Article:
This unique survey of the evolution of the modern Chinese national character incorporates a rich blend of history and theory as well as nation, gender, and film studies. It begins with the dawn of the concept of "nation" in China at the end of the Imperial period, and follows its development from early Republican China to the present People's Republic, drawing on themes of national identity, "Orientalness," racial evolution and purity, cultural and gender roles, regional animosities, historical impediments, and more. The book also takes up the changing American perceptions of Chinese personality development and gender, using materials from American popular culture.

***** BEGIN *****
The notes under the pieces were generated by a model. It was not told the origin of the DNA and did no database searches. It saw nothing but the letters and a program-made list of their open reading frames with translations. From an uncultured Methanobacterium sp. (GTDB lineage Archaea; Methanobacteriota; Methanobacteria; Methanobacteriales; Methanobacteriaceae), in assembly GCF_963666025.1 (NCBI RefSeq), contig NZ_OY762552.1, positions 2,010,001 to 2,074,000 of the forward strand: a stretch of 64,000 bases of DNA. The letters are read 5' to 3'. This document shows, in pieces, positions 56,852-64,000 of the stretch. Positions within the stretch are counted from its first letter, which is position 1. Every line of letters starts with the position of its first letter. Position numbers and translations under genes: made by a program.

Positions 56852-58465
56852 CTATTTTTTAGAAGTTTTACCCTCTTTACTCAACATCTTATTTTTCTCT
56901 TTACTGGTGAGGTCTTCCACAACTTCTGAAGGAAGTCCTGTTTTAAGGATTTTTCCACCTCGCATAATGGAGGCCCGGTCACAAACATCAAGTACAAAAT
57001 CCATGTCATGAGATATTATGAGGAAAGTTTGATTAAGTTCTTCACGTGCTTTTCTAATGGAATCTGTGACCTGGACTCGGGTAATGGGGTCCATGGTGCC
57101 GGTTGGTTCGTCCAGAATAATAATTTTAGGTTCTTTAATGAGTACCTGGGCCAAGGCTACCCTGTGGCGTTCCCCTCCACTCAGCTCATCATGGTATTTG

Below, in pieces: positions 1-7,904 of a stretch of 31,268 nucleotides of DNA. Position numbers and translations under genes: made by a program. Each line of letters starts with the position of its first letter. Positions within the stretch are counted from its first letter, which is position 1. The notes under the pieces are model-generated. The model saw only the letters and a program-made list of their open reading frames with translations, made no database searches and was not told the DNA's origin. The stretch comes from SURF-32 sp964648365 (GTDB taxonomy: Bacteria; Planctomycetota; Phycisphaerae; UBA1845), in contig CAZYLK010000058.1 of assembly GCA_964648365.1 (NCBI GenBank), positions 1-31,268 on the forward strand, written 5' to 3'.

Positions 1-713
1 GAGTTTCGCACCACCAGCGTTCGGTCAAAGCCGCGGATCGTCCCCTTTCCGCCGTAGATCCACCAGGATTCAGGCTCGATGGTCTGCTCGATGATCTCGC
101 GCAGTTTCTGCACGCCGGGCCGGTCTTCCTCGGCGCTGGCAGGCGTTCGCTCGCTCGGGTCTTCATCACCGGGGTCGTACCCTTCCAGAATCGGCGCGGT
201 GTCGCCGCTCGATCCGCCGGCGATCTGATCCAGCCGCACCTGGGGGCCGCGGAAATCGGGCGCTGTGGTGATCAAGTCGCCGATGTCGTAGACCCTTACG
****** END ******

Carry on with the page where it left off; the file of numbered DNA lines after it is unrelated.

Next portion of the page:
Incorporating recent findings by leading Southwest scholars as well as original research, this book takes a fresh new look at the history of Spanish missions in northern Mexico/the American Southwest during the 17th and 18th centuries. Far from a record of heroic missionaries, steadfast soldiers, and colonial administrators, it examines the experiences of the natives brought to live on the missions, and the ways in which the mission program attempted tc change just about every aspect of indigenous life. Emphasizing the effect of the missions on native populations, demographic patterns, economics, and socio-cultural change, this path-breaking work filis a major gap in the history of the Southwest.